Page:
People often use the terms customer service and customer experience interchangeably. The truth is, there are key differences between these two aspects of any business.
When I was little, my mind was blown by the following concept: All squares are rectangles, but not all rectangles are squares. Believe it or not, customer service and experience can be thought of similarly.
Customer service is a piece of the customer experience. However, the customer experience as a whole cannot only be defined by specific instances of customer service.
First, let’s examine what these two functions really are, individually. Then we’ll discuss the difference between customer service and customer experience, and lastly, how in combination, they are a recipe for small business success.
Defining Customer Service (CS)
To put it in general terms, customer service is the support you provide your clientele during a single interaction. These situations typically arise, at the request of the buyer, before or after a purchase is made.
The goal of these touchpoints is to address questions or concerns, in addition to improving customer satisfaction with your business.
Examples of customer service include:
- Prior to booking an appointment, an esthetician may discuss which facial option would best suit the client’s skin type.
- Following a service, a home cleaning professional may apologize and offer a discount for services that didn’t meet the client’s expectations.
- A FAQ page on a lawyer’s website may outline which types of cases they specialize in and address other common concerns.
Not all instances focus on smoothing over a negative interaction but, it is worth noting that 90% of customers say that resolution is their most important customer service issue. Because of this, it’s important that your business be ready to fix issues swiftly and seamlessly.
Defining Customer Experience (CX)
As defined in our Customer Experience 101 blog post, the customer experience is how your clients perceive your business as a whole based on every interaction from start to finish.
Unlike customer service, the customer experience focuses on each and every point of contact your customer has with your business. From the very first time they stumbled across your Google My Business listing to their 30th service booked, and everything in between.
It is the entirety of the customer journey and it is critical to your business’s bottom line. In fact, there is an 80% increase in revenue when businesses focus on customer experience.
Identifying Key Distinctions Between Customer Service vs. Customer Experience
If these concepts are still sounding similar to you, that’s okay. Here are two key distinctions to make when considering each:
Think Micro vs. Macro
Customer service is a micro-interaction. Consider asking yourself, how does this singular experience make the customer feel: Happy, upset, indifferent?
Meanwhile, the customer experience combines all interactions with your business, customer service based and otherwise, to create a macro or big-picture view of your organization.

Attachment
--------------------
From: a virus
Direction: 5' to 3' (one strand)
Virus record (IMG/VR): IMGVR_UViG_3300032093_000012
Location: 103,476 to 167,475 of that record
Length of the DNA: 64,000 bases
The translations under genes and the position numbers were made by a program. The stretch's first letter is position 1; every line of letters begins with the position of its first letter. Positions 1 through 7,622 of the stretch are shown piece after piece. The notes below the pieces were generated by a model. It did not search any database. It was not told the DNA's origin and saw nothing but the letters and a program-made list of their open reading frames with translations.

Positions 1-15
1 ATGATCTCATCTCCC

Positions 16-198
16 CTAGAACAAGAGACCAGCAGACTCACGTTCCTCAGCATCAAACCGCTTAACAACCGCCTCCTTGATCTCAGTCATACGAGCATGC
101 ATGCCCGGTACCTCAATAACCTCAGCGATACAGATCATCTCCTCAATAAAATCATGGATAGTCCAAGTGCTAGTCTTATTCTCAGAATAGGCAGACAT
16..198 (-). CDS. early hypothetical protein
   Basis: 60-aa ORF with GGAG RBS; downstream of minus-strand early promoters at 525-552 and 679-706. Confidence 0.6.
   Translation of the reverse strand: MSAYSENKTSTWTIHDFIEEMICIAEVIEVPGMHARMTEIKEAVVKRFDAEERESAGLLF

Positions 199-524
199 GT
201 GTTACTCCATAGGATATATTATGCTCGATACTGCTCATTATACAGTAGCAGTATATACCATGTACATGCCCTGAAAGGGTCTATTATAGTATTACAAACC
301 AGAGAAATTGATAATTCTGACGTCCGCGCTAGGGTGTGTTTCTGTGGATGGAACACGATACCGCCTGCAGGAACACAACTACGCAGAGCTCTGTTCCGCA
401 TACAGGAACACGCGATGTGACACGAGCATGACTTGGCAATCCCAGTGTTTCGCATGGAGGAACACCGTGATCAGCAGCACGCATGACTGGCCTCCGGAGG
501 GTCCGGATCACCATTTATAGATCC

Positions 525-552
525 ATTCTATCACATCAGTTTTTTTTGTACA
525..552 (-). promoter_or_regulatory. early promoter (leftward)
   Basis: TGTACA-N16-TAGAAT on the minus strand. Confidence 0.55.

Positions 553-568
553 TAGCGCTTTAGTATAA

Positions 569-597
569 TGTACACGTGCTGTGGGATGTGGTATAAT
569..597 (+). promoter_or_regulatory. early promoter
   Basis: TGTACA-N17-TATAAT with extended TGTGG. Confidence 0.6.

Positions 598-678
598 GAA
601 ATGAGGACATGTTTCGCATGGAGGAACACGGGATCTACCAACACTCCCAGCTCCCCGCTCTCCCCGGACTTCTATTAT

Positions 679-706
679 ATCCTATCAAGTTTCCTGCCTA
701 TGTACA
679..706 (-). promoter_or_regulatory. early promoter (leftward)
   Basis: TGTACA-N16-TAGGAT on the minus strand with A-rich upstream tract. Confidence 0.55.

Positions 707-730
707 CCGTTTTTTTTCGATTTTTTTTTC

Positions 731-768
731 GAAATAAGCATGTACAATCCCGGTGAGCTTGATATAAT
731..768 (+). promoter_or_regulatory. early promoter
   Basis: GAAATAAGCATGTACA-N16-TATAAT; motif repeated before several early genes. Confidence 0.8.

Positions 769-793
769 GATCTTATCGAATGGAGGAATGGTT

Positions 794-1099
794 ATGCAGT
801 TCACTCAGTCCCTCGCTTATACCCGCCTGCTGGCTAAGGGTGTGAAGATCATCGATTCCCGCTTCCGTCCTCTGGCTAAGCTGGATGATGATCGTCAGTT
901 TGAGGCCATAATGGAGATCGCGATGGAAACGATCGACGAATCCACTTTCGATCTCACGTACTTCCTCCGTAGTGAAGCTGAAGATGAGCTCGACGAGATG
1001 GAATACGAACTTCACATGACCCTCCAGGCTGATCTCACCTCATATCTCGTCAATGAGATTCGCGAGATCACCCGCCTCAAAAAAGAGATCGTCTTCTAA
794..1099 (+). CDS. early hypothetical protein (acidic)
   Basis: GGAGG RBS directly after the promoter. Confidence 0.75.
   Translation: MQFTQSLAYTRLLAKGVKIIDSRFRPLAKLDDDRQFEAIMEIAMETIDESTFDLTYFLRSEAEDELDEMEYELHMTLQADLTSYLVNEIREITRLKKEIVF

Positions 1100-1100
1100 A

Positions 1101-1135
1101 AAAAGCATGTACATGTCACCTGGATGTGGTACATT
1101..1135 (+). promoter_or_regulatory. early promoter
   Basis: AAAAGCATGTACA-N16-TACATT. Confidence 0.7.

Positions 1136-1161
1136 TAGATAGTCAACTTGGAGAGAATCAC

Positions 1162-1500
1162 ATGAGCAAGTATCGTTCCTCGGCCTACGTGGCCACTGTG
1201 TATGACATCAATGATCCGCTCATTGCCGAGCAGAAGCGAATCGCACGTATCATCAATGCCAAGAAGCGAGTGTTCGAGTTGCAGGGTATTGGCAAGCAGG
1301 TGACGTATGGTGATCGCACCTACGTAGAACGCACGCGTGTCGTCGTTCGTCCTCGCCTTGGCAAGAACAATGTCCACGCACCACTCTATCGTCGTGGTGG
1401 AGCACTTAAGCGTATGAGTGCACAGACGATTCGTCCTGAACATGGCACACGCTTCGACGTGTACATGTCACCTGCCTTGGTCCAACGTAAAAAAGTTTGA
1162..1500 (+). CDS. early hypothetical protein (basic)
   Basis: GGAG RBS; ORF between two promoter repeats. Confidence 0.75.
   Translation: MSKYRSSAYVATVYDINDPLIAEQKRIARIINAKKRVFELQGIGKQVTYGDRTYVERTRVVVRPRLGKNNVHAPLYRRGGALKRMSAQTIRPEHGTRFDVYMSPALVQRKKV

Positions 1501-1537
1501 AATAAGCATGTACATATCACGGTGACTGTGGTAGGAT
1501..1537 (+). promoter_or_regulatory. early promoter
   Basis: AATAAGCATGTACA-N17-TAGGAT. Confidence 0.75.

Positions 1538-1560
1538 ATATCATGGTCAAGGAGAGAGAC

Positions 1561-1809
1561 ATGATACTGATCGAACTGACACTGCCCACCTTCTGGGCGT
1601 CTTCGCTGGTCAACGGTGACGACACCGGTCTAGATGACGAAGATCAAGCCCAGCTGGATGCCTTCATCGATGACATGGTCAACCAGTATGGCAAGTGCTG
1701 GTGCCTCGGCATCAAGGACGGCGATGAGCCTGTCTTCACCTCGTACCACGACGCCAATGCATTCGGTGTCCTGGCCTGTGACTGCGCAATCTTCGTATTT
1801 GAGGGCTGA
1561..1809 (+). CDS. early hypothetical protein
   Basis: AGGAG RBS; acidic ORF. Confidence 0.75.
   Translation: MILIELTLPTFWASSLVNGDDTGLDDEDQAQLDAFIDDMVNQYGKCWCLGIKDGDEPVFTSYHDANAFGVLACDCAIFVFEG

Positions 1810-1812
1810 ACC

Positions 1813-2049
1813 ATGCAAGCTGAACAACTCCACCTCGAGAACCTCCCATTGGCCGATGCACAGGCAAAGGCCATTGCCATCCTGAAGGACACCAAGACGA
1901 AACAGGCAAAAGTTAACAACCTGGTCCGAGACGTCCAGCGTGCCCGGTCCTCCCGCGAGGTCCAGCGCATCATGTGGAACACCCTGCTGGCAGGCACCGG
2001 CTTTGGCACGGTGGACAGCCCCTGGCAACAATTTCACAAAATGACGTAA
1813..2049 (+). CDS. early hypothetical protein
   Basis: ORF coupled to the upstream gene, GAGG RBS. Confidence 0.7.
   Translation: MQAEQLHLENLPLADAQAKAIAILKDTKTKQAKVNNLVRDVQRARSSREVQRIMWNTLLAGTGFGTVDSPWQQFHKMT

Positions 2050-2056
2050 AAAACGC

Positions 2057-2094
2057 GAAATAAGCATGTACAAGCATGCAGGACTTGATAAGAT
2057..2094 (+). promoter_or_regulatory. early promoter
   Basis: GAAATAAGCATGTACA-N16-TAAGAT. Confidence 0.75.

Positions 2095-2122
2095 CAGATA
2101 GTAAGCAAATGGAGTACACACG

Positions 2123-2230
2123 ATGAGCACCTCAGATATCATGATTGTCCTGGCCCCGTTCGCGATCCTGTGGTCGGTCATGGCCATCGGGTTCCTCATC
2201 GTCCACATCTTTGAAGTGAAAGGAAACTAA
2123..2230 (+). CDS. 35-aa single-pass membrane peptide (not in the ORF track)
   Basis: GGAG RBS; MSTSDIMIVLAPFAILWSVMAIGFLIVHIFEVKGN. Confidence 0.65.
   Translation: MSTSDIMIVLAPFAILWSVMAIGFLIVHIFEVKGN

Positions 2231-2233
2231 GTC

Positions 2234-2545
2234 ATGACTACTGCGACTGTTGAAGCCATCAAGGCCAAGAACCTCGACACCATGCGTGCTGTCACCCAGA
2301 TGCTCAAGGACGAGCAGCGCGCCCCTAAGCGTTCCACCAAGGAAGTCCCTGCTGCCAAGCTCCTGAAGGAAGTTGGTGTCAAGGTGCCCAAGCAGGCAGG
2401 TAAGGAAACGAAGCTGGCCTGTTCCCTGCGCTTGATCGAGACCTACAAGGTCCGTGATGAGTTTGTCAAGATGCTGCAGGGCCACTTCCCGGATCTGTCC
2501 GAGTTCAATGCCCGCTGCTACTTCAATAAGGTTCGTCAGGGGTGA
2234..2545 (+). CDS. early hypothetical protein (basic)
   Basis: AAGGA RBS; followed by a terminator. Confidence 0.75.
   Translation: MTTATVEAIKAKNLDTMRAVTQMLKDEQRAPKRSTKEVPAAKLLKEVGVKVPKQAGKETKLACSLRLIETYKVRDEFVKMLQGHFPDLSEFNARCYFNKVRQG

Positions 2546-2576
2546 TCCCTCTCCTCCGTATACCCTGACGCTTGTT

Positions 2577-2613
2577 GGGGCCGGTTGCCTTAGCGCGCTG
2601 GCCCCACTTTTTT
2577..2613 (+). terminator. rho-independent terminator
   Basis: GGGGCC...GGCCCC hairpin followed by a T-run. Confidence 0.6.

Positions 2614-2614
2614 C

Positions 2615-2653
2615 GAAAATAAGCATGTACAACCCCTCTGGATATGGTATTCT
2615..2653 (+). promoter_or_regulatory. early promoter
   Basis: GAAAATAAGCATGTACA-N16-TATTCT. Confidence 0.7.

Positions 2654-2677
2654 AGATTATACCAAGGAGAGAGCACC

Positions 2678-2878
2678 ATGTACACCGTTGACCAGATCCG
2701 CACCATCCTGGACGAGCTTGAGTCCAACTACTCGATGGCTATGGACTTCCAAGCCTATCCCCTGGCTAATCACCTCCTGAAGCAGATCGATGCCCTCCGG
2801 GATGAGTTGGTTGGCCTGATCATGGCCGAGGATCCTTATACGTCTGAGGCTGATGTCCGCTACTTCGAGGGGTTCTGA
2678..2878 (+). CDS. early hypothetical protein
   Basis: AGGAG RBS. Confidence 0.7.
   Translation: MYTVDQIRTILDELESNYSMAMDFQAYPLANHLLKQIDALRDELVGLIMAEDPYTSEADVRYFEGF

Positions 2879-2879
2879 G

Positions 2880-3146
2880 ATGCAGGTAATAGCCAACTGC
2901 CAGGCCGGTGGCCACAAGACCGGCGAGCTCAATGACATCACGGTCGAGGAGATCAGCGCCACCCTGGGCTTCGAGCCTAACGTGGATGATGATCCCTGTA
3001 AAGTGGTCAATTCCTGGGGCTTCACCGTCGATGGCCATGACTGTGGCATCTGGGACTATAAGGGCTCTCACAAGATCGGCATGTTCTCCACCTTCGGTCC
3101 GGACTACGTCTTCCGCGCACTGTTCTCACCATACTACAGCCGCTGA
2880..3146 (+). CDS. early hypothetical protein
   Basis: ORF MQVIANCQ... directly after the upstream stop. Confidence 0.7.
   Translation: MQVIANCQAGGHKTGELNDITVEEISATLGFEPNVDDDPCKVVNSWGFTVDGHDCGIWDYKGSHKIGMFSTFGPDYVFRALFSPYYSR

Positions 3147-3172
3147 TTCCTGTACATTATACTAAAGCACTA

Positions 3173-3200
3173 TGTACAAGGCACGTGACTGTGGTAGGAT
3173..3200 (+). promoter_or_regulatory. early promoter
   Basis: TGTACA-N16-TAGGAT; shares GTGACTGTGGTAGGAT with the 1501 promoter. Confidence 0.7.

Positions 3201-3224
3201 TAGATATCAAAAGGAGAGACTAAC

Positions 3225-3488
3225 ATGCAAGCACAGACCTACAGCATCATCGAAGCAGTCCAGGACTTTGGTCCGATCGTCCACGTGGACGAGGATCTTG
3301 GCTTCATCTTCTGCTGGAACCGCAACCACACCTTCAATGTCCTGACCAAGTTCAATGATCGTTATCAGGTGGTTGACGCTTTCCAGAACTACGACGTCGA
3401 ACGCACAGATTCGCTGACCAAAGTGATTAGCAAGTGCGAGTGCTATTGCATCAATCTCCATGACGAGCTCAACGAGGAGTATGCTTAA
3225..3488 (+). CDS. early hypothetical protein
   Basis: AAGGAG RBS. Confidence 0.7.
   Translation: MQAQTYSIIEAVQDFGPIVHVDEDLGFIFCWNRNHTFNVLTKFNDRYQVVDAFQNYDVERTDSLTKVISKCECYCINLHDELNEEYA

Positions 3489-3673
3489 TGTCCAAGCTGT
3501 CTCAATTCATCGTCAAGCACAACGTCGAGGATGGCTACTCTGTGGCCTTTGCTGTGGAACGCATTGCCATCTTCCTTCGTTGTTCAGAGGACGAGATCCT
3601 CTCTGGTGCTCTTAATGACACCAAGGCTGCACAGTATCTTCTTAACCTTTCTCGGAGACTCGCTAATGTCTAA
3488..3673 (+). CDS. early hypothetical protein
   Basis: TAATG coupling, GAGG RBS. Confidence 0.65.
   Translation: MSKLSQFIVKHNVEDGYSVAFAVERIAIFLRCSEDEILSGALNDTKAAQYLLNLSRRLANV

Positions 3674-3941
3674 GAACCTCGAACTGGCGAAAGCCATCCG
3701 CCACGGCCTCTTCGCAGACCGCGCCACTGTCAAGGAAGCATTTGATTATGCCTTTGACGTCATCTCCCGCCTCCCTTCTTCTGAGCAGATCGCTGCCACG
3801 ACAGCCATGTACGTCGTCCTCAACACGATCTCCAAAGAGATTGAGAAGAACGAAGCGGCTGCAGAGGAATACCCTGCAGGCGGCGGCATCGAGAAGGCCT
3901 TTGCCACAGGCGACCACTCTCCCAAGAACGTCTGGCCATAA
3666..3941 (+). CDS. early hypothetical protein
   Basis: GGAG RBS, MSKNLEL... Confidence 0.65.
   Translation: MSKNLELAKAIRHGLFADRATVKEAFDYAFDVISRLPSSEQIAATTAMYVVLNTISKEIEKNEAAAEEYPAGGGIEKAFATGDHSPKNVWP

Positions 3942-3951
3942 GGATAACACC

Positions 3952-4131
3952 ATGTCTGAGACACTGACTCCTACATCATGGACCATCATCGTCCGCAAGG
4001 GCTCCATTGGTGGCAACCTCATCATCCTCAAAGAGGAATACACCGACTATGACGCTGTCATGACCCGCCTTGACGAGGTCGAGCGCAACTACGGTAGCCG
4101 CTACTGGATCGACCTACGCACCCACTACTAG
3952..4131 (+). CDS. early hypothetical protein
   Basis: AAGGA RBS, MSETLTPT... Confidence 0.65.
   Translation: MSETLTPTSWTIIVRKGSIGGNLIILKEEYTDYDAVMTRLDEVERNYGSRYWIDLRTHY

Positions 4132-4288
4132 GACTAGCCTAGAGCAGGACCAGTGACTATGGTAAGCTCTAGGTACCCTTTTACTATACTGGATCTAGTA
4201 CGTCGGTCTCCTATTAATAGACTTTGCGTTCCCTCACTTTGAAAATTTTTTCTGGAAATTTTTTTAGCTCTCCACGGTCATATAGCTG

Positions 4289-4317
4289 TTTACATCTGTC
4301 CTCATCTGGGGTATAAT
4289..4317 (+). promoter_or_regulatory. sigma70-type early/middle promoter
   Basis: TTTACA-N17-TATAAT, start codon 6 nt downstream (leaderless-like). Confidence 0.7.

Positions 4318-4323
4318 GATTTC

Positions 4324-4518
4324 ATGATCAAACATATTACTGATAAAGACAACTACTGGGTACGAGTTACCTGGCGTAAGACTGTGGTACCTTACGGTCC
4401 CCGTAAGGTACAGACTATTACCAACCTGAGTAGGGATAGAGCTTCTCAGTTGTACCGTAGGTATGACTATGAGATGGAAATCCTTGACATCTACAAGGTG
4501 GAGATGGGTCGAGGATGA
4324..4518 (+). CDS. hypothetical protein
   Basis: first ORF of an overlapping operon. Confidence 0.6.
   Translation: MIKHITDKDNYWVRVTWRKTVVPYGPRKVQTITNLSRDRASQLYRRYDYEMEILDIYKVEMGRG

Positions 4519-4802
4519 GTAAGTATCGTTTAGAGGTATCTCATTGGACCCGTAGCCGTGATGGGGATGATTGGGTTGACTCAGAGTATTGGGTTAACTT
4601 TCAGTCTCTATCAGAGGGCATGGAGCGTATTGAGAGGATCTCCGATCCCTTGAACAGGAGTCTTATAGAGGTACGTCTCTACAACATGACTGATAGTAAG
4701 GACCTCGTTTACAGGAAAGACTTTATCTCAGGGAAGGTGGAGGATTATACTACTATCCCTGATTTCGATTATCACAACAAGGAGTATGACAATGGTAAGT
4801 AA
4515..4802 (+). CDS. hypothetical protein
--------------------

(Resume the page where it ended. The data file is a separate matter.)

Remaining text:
For example, in the video below, Haley shares her experience with a dog training company in Dallas, TX.
Notice how she doesn’t focus on one interaction. Rather, the story ties each touchpoint together from the company’s easy-to-navigate website to their superb training and their general love for what they do.
You can find more stories of exceptional customer experiences here.
Companies are going the extra mile with 76% of teams offering customer support outside of business hours.
Being Proactive vs. Reactive
In most cases, clients seek out customer service because they have a question or a problem. Good customer service is the ability to address questions or concerns and have the customer walk away feeling positive about the interaction and the business.
Alternatively, creating a positive customer experience means anticipating your patrons’ wants and needs, making it easy to do business with you, personalizing their experience while routinely collecting feedback to improve.
Building an exceptional experience goes beyond the customer. You need to focus on employee wellness, too. Why? Well, your team has a massive impact on how your customers view your business. Nearly 80% of people surveyed say customer satisfaction and customer loyalty depend on the employees they interact with.
Putting the Pieces Together
Customer service and customer experience is not an either-or type of thing. As a small, service-based business, you need to focus on both ends of the spectrum. Especially, seeing as both are vital to the long-term success of your company.
For instance, in a survey by Qualtrics XM Institute, they found that nearly 80% of customers will forgive a bad experience if they considered the service team as “very good.”
Having a proactive strategy in place to provide people the best experience possible is a winning solution. Actively engaging with your customers and preparing for bumps in the road puts you on the fast track to building trust and long-lasting customer relationships.